The gold-standard evidence-based treatment for OCD is Exposure and Response Prevention, in which a patient progressively approaches situations that cause distress while abstaining from performing compulsions. As seen in the film’s first scene, Tucker wanted to capture the true terror that sufferers with OCD experience when going through exposures. “It was [intentional]…I wanted to play with audiences’ expectations. Making a horror film out of these themes and thought processes is probably the easy way that people would lean into the subject matter. So, I just wanted to start it with that tone to get people looking at it a certain way and then flip it…I wanted to use the stigmas we have to my advantage as a filmmaker.”
Pure O takes place in sunny Los Angeles, an idyllic backdrop that contrasts some of the film’s heavier themes. Tucker spoke about why the film was made in L.A. and his love for L.A. movies. “I’ve been in L.A. my whole life. So, write what you know. Also, the film is pretty autobiographical and I’m in L.A. Also, it was a COVID movie and I was looking for something to make in my backyard. And I love L.A. movies. I love films like ‘Shampoo’ and films like ‘The Long Goodbye’ and these films that have the main character going to different parts of L.A. and it’s not just in one neighborhood the whole time…I really wanted to do something like that…I don’t know if I had a conscious decision to juxtapose [the idyllic California setting with the heavy themes of the film]…It’s obviously dealing with heavy themes, but I hope the story itself is also self-aware and that I as a filmmaker am self-aware. I didn’t want it to bleak. I didn’t want the tone to be that. I wanted it to be bittersweet and say, you know, this is life. It’s not just the bleak, there’s moments of touching human connection and little pieces of comedic relief sprinkled in. I tried to stay self-aware as a craftsman as I wrote it and directed and edited it.”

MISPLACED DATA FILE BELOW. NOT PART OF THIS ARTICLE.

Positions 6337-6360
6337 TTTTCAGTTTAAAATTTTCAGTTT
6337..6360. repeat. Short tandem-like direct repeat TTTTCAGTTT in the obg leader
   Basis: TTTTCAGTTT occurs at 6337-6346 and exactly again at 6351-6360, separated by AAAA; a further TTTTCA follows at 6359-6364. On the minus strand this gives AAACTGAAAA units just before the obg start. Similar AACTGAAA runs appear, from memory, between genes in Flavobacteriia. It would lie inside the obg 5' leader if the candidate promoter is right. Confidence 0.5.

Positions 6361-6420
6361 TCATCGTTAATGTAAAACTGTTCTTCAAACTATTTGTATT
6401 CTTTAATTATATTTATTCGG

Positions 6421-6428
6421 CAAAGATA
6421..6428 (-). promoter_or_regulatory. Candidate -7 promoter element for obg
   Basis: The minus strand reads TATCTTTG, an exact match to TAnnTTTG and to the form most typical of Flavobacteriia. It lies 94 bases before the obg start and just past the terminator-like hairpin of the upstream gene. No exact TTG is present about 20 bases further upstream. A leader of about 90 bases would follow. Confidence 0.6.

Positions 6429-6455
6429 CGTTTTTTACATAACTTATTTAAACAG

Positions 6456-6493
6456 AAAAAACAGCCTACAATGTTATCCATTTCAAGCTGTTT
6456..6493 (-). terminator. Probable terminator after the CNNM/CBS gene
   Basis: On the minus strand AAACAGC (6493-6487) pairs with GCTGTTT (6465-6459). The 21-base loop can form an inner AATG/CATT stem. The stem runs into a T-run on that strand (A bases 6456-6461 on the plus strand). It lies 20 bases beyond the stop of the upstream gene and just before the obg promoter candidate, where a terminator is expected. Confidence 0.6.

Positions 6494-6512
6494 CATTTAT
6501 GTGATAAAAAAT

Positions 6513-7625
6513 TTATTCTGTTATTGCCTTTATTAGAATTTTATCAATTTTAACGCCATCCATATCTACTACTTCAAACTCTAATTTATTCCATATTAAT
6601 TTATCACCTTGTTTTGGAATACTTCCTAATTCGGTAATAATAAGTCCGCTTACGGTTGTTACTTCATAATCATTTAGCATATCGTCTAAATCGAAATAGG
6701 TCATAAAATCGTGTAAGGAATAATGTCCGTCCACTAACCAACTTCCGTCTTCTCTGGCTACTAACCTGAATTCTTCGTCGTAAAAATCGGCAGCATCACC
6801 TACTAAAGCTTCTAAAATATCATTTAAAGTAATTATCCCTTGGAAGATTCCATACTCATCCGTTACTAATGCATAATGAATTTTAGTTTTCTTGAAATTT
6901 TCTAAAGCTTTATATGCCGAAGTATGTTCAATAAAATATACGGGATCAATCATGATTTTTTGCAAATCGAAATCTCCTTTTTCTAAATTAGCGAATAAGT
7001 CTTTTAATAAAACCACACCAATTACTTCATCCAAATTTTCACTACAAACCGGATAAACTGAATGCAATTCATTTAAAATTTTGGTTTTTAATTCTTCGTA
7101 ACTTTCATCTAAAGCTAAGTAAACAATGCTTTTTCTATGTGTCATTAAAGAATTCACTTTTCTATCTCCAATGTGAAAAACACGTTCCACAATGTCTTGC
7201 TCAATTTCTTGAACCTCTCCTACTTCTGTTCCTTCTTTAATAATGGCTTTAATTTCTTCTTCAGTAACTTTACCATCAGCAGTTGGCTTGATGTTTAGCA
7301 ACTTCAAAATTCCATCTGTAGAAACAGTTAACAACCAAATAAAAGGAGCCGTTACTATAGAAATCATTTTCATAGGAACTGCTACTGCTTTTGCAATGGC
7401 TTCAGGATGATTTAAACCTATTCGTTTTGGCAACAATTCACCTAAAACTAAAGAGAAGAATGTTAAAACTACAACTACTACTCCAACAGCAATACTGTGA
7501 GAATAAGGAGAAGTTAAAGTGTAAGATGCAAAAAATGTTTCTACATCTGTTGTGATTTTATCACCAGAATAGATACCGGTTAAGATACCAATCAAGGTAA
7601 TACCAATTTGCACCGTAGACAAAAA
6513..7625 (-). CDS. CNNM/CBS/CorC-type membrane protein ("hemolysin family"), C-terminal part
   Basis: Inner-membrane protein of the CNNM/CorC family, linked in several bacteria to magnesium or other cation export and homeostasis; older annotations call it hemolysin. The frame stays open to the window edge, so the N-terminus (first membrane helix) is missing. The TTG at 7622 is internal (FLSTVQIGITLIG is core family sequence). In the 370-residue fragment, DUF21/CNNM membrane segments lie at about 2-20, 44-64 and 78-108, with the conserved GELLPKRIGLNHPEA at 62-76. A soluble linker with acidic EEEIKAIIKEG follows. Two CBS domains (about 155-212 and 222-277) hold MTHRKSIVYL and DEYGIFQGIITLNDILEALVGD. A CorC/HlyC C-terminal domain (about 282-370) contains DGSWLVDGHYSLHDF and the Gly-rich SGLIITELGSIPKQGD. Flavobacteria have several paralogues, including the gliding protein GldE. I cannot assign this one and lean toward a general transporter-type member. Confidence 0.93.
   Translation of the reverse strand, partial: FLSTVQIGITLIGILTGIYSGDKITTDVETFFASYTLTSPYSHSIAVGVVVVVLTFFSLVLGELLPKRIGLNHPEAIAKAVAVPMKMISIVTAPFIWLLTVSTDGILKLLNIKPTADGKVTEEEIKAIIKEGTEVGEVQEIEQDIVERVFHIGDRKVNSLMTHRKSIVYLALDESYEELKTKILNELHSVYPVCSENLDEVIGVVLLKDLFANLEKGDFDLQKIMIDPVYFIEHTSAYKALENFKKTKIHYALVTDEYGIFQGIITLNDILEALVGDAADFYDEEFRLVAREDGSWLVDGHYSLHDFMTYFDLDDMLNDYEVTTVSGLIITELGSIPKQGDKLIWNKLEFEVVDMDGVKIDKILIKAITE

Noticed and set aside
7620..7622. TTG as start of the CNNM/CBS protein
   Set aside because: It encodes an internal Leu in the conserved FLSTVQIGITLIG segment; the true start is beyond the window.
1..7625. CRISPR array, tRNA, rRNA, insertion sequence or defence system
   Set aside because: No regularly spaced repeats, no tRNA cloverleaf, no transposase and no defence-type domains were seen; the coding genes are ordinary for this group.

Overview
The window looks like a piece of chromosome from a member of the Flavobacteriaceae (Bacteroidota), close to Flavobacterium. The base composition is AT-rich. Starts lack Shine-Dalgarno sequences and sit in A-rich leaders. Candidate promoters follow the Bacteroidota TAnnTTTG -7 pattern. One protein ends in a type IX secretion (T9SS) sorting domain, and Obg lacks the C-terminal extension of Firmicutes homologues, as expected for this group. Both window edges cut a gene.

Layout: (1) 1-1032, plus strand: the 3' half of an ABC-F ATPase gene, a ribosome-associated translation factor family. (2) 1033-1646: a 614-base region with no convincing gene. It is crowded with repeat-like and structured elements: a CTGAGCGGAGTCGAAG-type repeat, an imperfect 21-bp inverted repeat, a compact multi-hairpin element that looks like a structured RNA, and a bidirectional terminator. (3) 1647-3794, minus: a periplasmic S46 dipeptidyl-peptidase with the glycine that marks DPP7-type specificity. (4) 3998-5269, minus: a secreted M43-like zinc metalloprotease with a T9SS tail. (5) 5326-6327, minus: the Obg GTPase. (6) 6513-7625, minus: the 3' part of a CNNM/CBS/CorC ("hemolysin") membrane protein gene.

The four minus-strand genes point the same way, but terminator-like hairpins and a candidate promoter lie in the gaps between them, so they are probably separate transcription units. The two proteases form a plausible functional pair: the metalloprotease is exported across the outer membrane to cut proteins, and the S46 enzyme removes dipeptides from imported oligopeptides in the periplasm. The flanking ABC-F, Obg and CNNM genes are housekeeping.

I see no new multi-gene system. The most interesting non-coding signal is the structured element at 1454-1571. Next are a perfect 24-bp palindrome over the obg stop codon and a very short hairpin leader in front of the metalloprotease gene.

Highlighting the power of cinema, Pure O has the potential to help sufferers with OCD who may not realize they have OCD yet, something Tucker hopes viewers get from watching the film. “This is an autobiographical story. I went through it. And, not to be too pretentious or something about it, this was my form of activism…I’m an artist. So how can I figure out how to give back to this community? I’m not seeing anything that’s represented. I also think there is enough here to make a universal story that can appeal to everyone.”
Tucker continued, ”I wanted someone who is suffering for 5-8 years to be able to watch a film like this and to maybe have that ‘Ah-ha’ moment and have it touch a nerve. And not to diagnose them or something, but to have them go to their therapist and say, ‘Hey, I saw this movie. It’s hitting kind of close to home. Do you think maybe this could be me?’ So, to help people was the number one [reason] why I wanted to tell this particular story…The biggest thing for me would be if someone could unlock that and save themselves years of suffering.”
Watch our full interview with Pure O director and writer Dillon Tucker below.
Pure O premieres at South By Southwest Film Festival on March 13 and is screened again on March 15 and March 16 at the festival.
Those who want to learn more about OCD can click here.